EGU2020-5488
https://doi.org/10.5194/egusphere-egu2020-5488
EGU General Assembly 2020
© Author(s) 2020. This work is distributed under
the Creative Commons Attribution 4.0 License.

Mercury occurrence in shungite and coal

Nikolay Mashyanov1, Sergey Pogarev1, Vladimir Ryzhov1, and Elena Panova2
Nikolay Mashyanov et al.
  • 1Lumex-marketing LLC, St. Petersburg, Russian Federation (nrm@lumex.ru)
  • 2St. Petersburg State University, St. Petersburg, Russian Federation (e.panova@spbu.ru)

Shungite is a mineraloid consisting of up to 99 % of carbon. The first deposit was found near Shunga village (Karelia, Russia) within the Paleoproterozoic host rocks. Karelian shungites represent the greatest accumulations of carbon with reserves of up to one billion ton. Shungite matter is considered as a specific allotrope of carbon having complex globular supramolecular structure with the globules size of 5-10 nm and including 0.0001 – 0.001 % of natural fullerenes. There are two opposite opinions on the shungite origin: the deep metamorphism of the organic-rich sedimentary rocks and the pyrolysis of the mantle methane jets. In its properties, shungite occupies an intermediate position between anthracite and graphite. Mercury in coals is quite fairly studied: according to hundreds thousand analyses, the average mercury content varies in a range from ppb to few hundred ppm with a world average of 100 ppb. In contrast to coal, so far almost no data on mercury in shungites are available.

Zeeman AAS was used for determination of the total mercury concentration in shungites from Karelian shungite deposits. Surprisingly high concentration up to 12,000 ppb with an average of 2200 and median of 1100 ppb was found in all samples. That is much higher than world average value and even three times higher as compared with the mercury concentration in studied coals of the Donetsk basin (450 ppb) located within the mercury belt. The thermoscanning technique revealed a high-temperature form of mercury in shungites releasing at a temperature above 650 OC and comprising 40-45% of the total mercury. That drastically differs from the thermospectra of anthracite with the main portion of mercury being released at a temperature below 480 OC. The loss of mass for anthracite and shungite during heating to 900 OC is practically identical, whereas the loss of mercury from anthracite is much faster. As both substances consist mainly of carbon, the difference in mercury binding energy can be explained by a specific globular structure of the shungite matrix. Additional experiments on the shungite exposure to mercury in the liquid and gaseous phases showed the increased mercury release at a low temperature and no increase in the high temperature species. The occurrence of a significant portion of the uncommon high temperature species suggests that this mercury can be transported with the mantle methane jets and captured inside the stable carbon globules of the shungite.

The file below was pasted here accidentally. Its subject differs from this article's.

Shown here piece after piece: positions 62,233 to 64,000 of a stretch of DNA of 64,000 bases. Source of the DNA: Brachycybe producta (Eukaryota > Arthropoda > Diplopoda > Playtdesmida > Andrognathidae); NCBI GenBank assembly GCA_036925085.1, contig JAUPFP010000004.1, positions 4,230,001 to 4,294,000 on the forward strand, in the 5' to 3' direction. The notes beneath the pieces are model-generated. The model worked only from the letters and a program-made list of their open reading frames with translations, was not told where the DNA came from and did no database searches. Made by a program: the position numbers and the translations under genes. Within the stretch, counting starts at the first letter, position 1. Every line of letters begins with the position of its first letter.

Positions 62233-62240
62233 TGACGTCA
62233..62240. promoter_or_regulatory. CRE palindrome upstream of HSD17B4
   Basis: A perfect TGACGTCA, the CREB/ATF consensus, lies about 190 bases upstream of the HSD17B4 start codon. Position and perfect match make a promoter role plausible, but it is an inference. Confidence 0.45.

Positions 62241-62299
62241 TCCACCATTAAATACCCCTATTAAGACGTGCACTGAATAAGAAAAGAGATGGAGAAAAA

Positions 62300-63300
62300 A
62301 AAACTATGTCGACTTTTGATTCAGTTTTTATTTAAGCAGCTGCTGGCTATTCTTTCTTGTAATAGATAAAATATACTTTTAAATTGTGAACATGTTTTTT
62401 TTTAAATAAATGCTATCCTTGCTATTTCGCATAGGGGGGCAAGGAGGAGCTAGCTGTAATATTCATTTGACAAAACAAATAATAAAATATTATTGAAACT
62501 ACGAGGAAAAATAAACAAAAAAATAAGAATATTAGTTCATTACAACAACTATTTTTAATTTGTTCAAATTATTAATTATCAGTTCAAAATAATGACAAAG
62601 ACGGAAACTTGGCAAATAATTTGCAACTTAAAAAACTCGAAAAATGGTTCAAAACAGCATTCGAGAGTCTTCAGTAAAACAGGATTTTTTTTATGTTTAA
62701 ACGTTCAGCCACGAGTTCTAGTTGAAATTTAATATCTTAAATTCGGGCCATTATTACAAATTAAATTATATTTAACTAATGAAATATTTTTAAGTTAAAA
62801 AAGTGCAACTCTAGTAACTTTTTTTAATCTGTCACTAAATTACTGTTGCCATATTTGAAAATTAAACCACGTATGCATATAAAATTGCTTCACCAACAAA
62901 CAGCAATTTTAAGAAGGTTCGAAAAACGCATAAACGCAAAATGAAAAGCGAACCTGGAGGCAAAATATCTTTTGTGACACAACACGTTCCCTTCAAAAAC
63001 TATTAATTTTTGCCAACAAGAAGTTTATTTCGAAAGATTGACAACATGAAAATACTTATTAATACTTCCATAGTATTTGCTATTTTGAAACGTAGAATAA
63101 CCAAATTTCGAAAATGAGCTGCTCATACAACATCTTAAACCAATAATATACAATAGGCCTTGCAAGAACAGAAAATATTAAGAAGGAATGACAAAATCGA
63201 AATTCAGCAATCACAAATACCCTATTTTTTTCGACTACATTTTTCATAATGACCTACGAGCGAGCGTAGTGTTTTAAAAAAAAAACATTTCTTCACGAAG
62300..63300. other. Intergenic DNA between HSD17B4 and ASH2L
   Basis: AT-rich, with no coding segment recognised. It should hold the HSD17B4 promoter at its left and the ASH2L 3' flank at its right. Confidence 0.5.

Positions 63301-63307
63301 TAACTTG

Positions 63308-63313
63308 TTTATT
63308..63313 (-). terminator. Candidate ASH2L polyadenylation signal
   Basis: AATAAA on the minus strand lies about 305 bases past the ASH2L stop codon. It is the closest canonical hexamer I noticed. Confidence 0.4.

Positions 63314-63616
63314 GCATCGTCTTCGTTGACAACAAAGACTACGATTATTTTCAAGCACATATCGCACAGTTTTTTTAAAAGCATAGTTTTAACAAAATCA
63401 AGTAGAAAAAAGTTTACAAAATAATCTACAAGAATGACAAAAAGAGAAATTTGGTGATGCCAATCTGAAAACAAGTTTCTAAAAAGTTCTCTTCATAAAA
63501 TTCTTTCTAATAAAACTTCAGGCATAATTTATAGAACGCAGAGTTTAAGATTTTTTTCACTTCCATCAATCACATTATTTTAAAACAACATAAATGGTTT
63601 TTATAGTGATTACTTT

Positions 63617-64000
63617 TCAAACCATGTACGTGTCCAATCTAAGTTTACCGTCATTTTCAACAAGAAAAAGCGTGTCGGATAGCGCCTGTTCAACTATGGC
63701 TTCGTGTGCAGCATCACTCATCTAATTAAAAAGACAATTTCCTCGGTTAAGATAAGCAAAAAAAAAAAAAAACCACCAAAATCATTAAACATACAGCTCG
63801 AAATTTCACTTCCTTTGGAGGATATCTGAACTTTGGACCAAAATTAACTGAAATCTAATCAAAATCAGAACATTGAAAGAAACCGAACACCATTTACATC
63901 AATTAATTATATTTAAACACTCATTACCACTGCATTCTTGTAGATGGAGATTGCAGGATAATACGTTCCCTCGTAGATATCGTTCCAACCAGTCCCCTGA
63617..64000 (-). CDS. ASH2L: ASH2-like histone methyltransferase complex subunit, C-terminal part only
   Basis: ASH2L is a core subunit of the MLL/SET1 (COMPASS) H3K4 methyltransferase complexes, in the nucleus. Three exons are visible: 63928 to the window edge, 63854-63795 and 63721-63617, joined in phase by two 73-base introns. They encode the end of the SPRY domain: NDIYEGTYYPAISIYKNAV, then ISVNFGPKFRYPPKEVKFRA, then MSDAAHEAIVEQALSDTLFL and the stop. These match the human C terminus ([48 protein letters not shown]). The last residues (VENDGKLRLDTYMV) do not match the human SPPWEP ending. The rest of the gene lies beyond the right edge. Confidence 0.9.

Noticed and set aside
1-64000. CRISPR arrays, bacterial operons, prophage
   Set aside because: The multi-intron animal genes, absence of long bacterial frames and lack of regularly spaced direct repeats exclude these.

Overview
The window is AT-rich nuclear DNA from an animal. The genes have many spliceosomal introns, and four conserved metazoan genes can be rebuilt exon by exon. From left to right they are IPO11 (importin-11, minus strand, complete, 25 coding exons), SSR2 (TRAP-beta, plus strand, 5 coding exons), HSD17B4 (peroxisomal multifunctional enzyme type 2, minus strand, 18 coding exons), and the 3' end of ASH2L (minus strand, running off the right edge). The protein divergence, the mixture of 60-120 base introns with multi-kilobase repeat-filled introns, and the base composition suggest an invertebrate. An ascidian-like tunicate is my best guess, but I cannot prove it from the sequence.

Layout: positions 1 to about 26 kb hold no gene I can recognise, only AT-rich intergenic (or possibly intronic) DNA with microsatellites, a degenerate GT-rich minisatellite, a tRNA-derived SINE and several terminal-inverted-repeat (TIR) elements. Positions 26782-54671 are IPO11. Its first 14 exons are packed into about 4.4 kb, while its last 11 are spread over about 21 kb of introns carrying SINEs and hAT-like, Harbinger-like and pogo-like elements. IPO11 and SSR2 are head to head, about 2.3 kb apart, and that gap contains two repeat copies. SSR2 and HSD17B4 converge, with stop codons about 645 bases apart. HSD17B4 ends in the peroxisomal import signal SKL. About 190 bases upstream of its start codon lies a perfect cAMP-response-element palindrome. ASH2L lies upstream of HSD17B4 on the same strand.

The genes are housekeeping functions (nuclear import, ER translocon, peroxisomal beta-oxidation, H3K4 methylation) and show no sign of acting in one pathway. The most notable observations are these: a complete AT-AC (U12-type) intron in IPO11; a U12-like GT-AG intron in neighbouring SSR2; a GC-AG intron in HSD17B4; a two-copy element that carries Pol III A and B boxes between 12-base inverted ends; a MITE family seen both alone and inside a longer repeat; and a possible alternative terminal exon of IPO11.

Preliminary assessment of the mercury resources only for three proven deposits (54 million ton of shungite, Filippov, 2002) gives the value of 55 t Hg. Shungite is widely used in ferrous metallurgy, for water purification, in cosmetology, etc. Shungites have to be considered as a potential source of the mercury emissions in metallurgy. Also, shungite mercury behavior in other industrial, ecological, medical, and cosmetology applications should be studied.

How to cite: Mashyanov, N., Pogarev, S., Ryzhov, V., and Panova, E.: Mercury occurrence in shungite and coal, EGU General Assembly 2020, Online, 4–8 May 2020, EGU2020-5488, https://doi.org/10.5194/egusphere-egu2020-5488, 2020

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